Aaradhna - Treble and Reverb (2013)

Aaradhna
Aaradhna Treble and Reverb.jpg
Click on CD cover
to listen or purchase

Her voice is a cross between Lauryn Hill and India.Arie, while her music is pure ‘60s girl group cotton candy. It’s an odd juxtaposition that only occasionally works as high art, but is rarely less than entertaining. Produced by co-writers Evan Short and Pete Wadams with all the sheen of a major label record, and its accompanying manufactured feel of assembly line soul, Treble & Reverb is both a great pop record and a somewhat artificial soul product. The problem with this 2012 release from New Zealand that’s just beginning to find its legs in the U.S. thanks to a killer single and video in “Great Man,” is that it wants to be both a great pop and soul record, but only occasionally achieves both.

Her voice is a cross between Lauryn Hill and India.Arie, while her music is pure ‘60s girl group cotton candy. It’s an odd juxtaposition that only occasionally works as high art, but is rarely less than entertaining. Produced by co-writers Evan Short and Pete Wadams with all the sheen of a major label record, and its accompanying manufactured feel of assembly line soul, Treble & Reverb is both a great pop record and a somewhat artificial soul product. The problem with this 2012 release from New Zealand that’s just beginning to find its legs in the U.S. thanks to a killer single and video in “Great Man,” is that it wants to be both a great pop and soul record, but only occasionally achieves both.

With provocative titles like “Lorena Bobbit” and an openness to profanity, Aardhna’s work follows the humorous, irony infused performance art of Little Jackie and Amy Winehouse by bringing contemporary realism and streetwise cleverness to songs designed to project the sweet nostalgic innocence of the 1950s and early ‘60s. “Bob’s Your Uncle,” for instance, is a doo-wop romp that calls out a loose girl for publicly claiming that all of the different suitors she’s juggling are various family members. The Ronnettes and Shangrilas might have been angst ridden and torn between the loves of two men, but they’d never be accused of spreading it around town and lying about it. Meanwhile, “Sit With A Slouch” essentially finds Aaradhna channeling her inner Beyonce, thumbing her nose at critics, “bitches,” and “haters” who’d attempt to control her, all done to music drenched in sentimentality. You can see how that might not always work musically as an approach. Not everyone has Winehouse’s deftness.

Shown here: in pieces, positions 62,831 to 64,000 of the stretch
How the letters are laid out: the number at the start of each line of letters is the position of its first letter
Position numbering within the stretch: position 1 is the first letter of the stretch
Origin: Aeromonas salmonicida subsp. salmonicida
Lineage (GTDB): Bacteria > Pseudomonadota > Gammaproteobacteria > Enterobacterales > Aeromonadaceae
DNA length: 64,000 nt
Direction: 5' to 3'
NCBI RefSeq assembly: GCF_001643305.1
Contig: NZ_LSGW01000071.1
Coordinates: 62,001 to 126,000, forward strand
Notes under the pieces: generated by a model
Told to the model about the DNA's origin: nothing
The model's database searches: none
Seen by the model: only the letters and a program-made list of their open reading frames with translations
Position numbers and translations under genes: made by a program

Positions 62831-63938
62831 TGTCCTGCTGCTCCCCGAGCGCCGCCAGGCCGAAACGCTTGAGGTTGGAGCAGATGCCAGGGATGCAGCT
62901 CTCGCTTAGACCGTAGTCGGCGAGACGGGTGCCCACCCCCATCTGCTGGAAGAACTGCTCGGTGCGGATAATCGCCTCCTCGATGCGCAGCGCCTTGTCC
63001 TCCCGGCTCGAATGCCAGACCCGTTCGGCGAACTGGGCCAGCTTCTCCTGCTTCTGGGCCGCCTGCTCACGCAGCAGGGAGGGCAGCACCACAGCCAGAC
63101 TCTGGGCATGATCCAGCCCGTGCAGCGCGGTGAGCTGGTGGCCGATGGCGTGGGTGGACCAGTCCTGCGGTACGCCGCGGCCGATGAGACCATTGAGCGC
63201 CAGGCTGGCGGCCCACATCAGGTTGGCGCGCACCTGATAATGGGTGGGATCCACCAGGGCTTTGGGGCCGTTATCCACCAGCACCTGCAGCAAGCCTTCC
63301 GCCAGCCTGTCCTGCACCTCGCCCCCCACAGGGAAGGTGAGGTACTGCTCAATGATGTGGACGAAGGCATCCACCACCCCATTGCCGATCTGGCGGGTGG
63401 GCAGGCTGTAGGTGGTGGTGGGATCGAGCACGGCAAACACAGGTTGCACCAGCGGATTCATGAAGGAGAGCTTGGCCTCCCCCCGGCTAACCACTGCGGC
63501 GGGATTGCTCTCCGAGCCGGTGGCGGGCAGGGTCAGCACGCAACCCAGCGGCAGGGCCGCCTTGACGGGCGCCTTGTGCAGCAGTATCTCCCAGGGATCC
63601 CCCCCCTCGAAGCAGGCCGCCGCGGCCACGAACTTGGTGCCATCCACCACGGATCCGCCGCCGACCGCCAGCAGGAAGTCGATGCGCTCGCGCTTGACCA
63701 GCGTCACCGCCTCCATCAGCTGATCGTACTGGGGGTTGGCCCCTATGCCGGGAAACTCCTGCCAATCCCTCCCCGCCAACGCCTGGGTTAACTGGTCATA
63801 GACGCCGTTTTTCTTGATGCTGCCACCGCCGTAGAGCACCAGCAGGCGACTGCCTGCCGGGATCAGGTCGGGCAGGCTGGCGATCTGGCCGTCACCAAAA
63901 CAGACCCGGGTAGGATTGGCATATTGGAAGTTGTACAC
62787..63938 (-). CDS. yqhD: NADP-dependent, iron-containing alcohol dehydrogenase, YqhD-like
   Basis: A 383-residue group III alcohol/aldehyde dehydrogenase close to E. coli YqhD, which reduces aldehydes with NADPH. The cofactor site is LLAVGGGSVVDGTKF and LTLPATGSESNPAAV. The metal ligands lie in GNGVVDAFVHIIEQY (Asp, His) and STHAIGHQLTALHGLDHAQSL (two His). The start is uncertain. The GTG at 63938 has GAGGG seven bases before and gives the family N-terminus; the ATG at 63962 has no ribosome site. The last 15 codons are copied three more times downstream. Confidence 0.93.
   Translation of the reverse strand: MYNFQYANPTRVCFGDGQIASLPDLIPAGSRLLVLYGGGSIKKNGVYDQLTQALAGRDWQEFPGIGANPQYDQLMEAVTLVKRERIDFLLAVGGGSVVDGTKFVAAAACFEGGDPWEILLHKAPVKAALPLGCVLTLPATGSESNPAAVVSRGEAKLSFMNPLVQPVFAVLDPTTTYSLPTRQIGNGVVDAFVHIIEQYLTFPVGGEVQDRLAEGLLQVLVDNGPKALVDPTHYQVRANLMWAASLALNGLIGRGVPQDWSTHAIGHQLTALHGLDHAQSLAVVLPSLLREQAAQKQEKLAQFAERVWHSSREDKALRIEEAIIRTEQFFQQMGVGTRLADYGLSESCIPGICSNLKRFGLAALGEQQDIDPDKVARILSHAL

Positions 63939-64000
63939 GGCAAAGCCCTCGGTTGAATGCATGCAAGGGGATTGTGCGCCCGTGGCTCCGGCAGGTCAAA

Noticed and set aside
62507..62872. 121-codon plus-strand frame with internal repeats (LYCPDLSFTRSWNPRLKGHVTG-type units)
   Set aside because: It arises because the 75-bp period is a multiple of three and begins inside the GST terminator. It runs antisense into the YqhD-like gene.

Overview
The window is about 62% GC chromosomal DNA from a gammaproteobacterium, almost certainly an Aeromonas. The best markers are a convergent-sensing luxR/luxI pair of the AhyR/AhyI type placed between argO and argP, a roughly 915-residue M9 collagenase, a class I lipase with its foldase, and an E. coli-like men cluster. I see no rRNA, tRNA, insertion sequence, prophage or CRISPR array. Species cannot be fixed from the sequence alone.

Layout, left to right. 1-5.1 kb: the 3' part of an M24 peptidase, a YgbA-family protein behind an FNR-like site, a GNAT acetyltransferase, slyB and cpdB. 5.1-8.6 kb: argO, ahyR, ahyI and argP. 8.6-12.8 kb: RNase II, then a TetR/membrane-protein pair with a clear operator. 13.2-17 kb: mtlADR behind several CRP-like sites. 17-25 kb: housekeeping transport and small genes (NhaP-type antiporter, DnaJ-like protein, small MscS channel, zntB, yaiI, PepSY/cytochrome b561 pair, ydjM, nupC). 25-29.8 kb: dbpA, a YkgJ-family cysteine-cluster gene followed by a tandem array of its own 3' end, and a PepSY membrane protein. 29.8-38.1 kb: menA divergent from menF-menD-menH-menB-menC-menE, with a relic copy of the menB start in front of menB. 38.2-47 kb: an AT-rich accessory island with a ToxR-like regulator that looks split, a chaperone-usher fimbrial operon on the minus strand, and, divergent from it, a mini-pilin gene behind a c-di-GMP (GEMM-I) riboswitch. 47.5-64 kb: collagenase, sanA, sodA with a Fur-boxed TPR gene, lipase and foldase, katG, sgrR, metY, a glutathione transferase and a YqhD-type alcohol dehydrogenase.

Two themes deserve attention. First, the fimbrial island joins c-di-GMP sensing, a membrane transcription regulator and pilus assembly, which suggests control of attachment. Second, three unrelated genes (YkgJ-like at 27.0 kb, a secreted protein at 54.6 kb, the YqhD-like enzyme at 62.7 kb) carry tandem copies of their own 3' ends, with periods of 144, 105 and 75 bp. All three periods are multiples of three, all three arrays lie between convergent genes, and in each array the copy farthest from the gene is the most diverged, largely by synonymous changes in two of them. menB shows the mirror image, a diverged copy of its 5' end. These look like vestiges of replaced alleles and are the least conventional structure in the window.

Still, other songs like the Copacabana cocktail chic of “Keep My Cool” and the sock hop slow dance “Can We Go Back” abandons all pretenses at edge and totally gives in to the schmaltzy pop conventions of the hoop skirt and Bobby Soxer days. Sometimes the clean approach works, as with the pleading “Great Man,” an infectious ditty that easily soars above the rest of the material. While still ushering in “language” like: “I got a good man, and I don’t want to take that sh*t for granted,” the rest of the song is a straight up and down classic soul song worthy of any Stax greats, but also sounding neo-soul enough that it could have been recorded for Hill’s The MisEducation of Lauryn Hill or Arie’s Voyage to India.

The selling point and sometimes the saving grace of Treble & Reverb is its lead singer’s undeniable talent. First, the Samoan and Indian Aaradhna, who hails from Porirua, New Zealand, poses her own juxtaposition by boasting a church girl voice straight out of Detroit or Jersey. Once an associate member of the R&B/pop girl group, Adeaze, Aaradhna is a Top 20 star in her home country with two other albums under her belt, including her gold-selling Dawn Raid Entertainment label debut, I Love You. Her sophomore album, Sweet Soul Music, hailed this direction into retro-soul, one she follows through on Treble & Reverb. It’s a direction that gives room to showcase an instrument that is nothing less than flawless, particularly on the heartbreaking ballad “I’m Not The Same” and the show-stopping vocal runs spotlighted on “Back of My Mind.”

Soulful and rich with technique, songs like “I’m Not The Same,” “Back of My Mind” and “Great Man” makes it clear why Aaradhna chose to mine retro-soul, a trend that always seems to be the twilight cusp of its overly long run back in front. Retro-soul gives Aaradhna room and ease, even though her voice is better suited for the ‘80s and ‘90s smooth soul that made stars out of Karen White, Kelly Price, and Faith Evans. This sense of a musical mismatch isn’t helped by songs that, while solid and polished, are largely forgettable the second the project ends. With 17 tracks, it also seemingly takes an eternity for it to end for contemporary ears now conditioned to 10-12 album tracks before ear fatigue settles in. The couple of attempts at modernity, like the sung rap of “Burned It Up,” strive for an urbanity that feels more pretend than real. Luckily, those more street moments are briefly lived. 

Still under age 30, with mega-watt talent and beauty to spare, Aaradhna’s far from done and rightly so. With the right combination of songs and producers, there’s nothing to keep this New Zealand treasure from international stardom and critical acclaim. In the meantime, Treble & Reverb is just a solid enough offering to keep us invested in what the surprising ingénue has up her sleeve next. Recommended.

By L. Michael Gipson

 
Song of the Month - Wade C. Long - Running
Album of the Month - Ty Causey - God Is Love
SoulTracks Special - Johnny Mathis - "The Voice of Romance" CD Box Set
Listening Room - Dave Koz and Friends - 20th Anniversary Christmas

Leave a comment!